Seattle’s old joke is that more people have boats than people who have air conditioning. The latest numbers are shown Only 44% of households in the city are air-conditioned.The rugged natural beauty, pleasant climate, and image of the Pacific Northwest as a place of positive politics helped attract many newcomers – Seattle is the fastest-growing major city in the United States. was last year – But the whimsical heat waves provided a cool reality check for the flowering state as a shelter.

Members of the Salvation Army will hand out bottled water in Seattle on June 27th. Photo: Karen Ducey / Reuters

Jesse Keenan, a climate adaptation expert at the University of Tulane, said: “It’s becoming more affordable and is increasingly burdened by wildfires, terrible smoke, flash floods, and these sudden, life-threatening heat waves.”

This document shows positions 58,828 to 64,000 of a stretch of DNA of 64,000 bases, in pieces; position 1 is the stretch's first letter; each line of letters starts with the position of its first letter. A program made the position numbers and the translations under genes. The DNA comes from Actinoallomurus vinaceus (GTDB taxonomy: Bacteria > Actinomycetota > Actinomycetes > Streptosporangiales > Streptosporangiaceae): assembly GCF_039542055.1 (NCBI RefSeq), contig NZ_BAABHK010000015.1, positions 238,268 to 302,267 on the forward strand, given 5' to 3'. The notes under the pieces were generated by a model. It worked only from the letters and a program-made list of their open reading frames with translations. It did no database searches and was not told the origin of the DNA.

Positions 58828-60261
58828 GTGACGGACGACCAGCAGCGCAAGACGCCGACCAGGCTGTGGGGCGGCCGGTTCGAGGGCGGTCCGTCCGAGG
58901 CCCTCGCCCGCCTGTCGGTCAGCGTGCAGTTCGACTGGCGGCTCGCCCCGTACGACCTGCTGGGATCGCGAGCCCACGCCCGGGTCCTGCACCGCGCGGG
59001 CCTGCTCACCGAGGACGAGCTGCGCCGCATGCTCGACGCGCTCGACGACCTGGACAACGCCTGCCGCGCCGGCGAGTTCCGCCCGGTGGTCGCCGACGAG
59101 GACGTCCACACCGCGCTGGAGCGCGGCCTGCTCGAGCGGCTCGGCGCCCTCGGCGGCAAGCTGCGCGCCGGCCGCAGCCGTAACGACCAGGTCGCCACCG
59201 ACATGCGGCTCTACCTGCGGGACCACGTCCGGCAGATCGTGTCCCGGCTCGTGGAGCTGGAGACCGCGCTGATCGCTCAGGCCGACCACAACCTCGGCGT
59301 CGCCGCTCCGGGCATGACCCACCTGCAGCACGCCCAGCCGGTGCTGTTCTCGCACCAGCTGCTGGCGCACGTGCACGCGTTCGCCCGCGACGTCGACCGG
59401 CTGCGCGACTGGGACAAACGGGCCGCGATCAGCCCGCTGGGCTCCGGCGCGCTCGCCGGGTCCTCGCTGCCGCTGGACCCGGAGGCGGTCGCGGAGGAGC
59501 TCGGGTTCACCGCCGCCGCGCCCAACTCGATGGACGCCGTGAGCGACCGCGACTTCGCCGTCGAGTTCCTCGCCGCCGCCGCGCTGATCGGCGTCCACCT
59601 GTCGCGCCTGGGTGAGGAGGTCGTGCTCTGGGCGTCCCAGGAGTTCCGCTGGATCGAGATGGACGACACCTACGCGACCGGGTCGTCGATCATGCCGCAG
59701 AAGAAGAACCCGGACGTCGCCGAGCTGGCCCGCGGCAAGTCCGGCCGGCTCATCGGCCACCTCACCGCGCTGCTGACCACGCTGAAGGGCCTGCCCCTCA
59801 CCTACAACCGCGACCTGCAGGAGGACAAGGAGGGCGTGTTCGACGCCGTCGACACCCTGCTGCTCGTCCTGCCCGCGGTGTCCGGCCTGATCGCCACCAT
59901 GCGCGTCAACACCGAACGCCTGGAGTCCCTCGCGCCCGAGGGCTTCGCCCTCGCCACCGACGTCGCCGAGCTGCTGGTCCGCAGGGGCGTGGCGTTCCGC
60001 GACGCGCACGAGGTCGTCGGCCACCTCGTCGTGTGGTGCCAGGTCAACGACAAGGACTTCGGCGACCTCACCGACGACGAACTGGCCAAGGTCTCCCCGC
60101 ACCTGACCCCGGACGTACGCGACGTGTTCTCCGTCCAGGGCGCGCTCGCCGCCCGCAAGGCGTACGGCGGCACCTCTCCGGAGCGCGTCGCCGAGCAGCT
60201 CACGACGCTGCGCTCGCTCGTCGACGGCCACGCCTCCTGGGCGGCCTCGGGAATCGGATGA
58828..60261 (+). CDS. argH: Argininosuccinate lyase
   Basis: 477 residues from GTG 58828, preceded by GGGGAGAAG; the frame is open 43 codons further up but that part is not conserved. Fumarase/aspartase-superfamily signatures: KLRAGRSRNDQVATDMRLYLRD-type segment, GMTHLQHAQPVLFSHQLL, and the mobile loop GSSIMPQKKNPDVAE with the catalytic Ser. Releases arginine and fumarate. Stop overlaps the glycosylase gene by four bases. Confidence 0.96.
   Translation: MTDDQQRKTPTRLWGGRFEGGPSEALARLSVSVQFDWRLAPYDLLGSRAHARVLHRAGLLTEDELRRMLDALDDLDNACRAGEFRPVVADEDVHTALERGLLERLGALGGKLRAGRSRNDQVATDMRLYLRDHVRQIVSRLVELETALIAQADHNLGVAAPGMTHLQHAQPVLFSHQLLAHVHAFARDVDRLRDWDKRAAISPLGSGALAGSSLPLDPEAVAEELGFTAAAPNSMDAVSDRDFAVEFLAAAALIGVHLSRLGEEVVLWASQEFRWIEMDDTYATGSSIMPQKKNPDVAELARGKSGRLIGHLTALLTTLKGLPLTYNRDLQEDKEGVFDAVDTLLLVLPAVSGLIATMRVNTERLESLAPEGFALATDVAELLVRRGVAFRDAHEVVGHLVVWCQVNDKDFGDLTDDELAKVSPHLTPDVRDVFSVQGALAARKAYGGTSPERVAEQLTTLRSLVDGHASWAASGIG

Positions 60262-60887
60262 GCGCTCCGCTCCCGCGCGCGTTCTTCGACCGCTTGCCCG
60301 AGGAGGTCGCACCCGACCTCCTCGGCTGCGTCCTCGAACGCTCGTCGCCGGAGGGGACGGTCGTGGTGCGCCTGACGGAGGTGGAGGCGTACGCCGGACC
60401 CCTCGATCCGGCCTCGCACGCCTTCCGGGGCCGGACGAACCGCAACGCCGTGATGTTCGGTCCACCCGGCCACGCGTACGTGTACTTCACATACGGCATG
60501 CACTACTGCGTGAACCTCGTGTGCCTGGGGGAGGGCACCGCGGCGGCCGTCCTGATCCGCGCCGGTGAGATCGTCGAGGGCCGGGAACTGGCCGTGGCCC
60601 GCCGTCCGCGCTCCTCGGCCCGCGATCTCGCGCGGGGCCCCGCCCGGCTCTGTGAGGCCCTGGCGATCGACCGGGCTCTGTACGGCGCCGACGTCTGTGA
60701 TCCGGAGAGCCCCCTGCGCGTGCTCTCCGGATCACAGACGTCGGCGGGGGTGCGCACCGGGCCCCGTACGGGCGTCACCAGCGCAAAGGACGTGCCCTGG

Pacific Northwest It has risen by an average of 2F (1.1C) in the past century., Wildfires, coastal fishing failures, snow receding, and increased heat have sacrificed areas that have historically been unable to prepare for such extreme situations. Scientists have said that recent heat waves would have been “virtually impossible” without human-induced climate collapse. Said..

According to Keenan, the northwestern community faces “big challenges” in adapting to this changing reality, upgrading homes, businesses and public buildings with adequate cooling, and more trees. The coating should increase the shade and make the surface of the city more reflective. Heat and modification of power grids that are not well equipped to handle large summer power surges.